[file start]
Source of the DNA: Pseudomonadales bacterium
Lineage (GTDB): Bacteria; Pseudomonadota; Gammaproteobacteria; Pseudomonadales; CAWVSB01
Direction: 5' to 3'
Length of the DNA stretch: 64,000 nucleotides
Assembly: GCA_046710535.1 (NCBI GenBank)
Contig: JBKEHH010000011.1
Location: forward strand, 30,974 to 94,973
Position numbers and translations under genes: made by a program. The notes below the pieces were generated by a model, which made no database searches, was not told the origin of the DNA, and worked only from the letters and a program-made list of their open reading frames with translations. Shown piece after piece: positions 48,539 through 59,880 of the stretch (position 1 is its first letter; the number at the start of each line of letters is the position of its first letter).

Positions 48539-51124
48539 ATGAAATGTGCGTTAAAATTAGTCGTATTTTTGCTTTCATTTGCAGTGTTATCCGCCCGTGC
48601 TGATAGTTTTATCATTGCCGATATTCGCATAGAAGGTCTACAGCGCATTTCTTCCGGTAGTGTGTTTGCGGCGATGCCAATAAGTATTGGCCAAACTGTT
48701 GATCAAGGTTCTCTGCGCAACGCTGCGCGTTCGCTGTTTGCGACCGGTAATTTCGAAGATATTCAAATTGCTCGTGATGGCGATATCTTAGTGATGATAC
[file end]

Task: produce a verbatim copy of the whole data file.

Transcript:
Source of the DNA: Pseudomonadales bacterium
Lineage (GTDB): Bacteria; Pseudomonadota; Gammaproteobacteria; Pseudomonadales; CAWVSB01
Direction: 5' to 3'
Length of the DNA stretch: 64,000 nucleotides
Assembly: GCA_046710535.1 (NCBI GenBank)
Contig: JBKEHH010000011.1
Location: forward strand, 30,974 to 94,973
Position numbers and translations under genes: made by a program. The notes below the pieces were generated by a model, which made no database searches, was not told the origin of the DNA, and worked only from the letters and a program-made list of their open reading frames with translations. Shown piece after piece: positions 48,539 through 59,880 of the stretch (position 1 is its first letter; the number at the start of each line of letters is the position of its first letter).

Positions 48539-51124
48539 ATGAAATGTGCGTTAAAATTAGTCGTATTTTTGCTTTCATTTGCAGTGTTATCCGCCCGTGC
48601 TGATAGTTTTATCATTGCCGATATTCGCATAGAAGGTCTACAGCGCATTTCTTCCGGTAGTGTGTTTGCGGCGATGCCAATAAGTATTGGCCAAACTGTT
48701 GATCAAGGTTCTCTGCGCAACGCTGCGCGTTCGCTGTTTGCGACCGGTAATTTCGAAGATATTCAAATTGCTCGTGATGGCGATATCTTAGTGATGATAC